Minimally Invasive Veterinary Surgery, Yeager the chocolate Lab

– [Voiceover] Yeager is a
seven-year-old male castrated Labrador Retriever
that presented to the Minimally Invasive
service at the University of Pennsylvania
Veterinary School for a chronic recurrent
effusion around his heart. The pericardium is a sac
surrounding the heart. Between this sac and the
heart, there’s usually a small amount of fluid
which helps lubricate the movement of the heart. When the normal amount of
fluid between the heart and its sac increases,
this pericardial effusion will cause the patient
to show clinical signs. Yeager had an abnormal
large amount of this fluid, which means that we had to
go in, minimallly invasively and remove this sac so that
the fluid wouldn’t build up. Minimally invasive
surgery is obviously very well-known in human medicine, but now we’re able to do the
same techniques in animals. Typically, surgery’s performed
with large open incisions. We’re able to perform
these same procedures with many small
incisions, sometimes a
fraction of the size. For the operative
procedure, what we try to do is ensure that we have
adequate visualization and access to the heart itself. Typically, we put
dogs on their back, and we put small ports around
their breastbone or sternum. These ports enable
me to put cameras and miniaturized instruments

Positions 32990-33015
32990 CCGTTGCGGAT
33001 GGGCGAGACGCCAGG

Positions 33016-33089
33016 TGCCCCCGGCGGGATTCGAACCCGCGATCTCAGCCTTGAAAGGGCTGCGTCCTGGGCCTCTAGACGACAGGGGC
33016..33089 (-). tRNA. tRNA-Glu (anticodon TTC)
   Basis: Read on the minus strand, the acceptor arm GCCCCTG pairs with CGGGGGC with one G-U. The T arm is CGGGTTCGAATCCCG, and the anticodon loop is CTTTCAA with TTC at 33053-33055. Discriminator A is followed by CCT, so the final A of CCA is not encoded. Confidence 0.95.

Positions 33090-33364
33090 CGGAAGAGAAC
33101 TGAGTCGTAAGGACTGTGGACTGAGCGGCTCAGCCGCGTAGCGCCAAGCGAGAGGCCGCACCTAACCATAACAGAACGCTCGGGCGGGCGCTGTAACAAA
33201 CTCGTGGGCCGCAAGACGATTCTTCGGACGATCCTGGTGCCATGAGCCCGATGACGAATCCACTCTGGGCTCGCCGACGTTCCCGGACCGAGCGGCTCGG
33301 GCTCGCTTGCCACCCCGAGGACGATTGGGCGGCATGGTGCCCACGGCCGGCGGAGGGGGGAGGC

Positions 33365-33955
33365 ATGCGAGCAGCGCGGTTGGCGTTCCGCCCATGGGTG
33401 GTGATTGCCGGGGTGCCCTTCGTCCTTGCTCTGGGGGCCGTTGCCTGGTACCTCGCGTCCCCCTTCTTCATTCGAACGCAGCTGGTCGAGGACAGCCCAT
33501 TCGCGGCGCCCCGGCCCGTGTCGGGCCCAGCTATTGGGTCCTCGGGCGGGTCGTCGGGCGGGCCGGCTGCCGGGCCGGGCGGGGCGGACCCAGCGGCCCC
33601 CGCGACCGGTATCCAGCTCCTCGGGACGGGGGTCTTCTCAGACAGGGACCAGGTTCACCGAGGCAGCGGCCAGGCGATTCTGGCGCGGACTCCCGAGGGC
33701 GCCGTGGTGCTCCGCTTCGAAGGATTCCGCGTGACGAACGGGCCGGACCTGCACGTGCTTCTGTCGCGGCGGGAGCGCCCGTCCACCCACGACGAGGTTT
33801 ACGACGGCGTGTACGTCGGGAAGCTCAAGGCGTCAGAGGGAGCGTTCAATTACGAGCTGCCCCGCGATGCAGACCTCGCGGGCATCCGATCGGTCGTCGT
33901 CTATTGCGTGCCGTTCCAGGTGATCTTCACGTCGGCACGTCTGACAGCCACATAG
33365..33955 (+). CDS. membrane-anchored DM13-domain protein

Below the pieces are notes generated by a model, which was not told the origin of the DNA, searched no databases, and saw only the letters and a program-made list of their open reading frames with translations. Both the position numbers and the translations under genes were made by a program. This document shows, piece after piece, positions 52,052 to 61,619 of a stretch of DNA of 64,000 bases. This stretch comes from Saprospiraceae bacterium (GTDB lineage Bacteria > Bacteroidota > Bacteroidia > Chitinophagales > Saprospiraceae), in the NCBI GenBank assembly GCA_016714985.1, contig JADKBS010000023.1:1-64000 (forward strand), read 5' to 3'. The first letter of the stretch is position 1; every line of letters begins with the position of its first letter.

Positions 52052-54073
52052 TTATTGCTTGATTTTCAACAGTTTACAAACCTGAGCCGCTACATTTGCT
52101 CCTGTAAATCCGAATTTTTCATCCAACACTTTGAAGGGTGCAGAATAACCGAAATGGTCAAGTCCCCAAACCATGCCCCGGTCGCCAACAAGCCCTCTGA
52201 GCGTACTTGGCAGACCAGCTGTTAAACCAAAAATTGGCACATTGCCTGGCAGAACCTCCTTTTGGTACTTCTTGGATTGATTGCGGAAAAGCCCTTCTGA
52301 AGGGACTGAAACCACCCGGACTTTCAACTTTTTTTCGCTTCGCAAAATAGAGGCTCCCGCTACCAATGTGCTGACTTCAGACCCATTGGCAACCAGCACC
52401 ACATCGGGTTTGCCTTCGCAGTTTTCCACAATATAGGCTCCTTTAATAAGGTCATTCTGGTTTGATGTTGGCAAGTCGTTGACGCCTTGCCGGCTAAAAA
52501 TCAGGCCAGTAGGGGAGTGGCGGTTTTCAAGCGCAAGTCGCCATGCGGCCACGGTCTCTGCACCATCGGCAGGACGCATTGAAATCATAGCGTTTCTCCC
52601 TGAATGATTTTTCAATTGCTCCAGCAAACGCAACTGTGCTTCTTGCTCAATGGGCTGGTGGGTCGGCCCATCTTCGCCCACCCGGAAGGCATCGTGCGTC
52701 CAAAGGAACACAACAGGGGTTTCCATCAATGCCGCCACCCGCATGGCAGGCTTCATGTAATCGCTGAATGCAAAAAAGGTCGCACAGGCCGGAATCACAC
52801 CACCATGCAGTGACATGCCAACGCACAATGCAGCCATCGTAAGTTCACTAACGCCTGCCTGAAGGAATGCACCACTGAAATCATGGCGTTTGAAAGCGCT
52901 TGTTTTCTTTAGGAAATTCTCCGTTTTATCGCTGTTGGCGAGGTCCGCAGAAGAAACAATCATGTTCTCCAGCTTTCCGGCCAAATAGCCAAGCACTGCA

into his chest cavity, and allows me to not
only see his lungs and heart, but
manipulative the tissue, like cutting into
the pericardial sac and sucking out the fluid. The benefits of minimally
invasive surgery are less pain, faster recovery, a shorter hospital stay, and
faster return to function. This is more
attractive for owners, because their pets
can go home faster and take less pain
medications after a procedure. Veterinary minimally invasive
surgery is very unique. There are few hospitals
in the country that can actually perform
these techniques. One of the special
features of Penn is that we have incredible support
from many of our pet owners as well as friends
from the University that allow us to have
equipment and an op room just like this. We were very happy with
the outcome of the surgery. There were no complications
during anesthesia or during the operative
procedure itself. We were able to
visualize the heart, take adequate
samples for a biopsy, and remove the pericardial
effusion as well as the constriction that the
heart sac was causing. Overall, Yeager
recovered wonderfully. He was up walking around
a few hours after surgery, and was able to go
home the next day.

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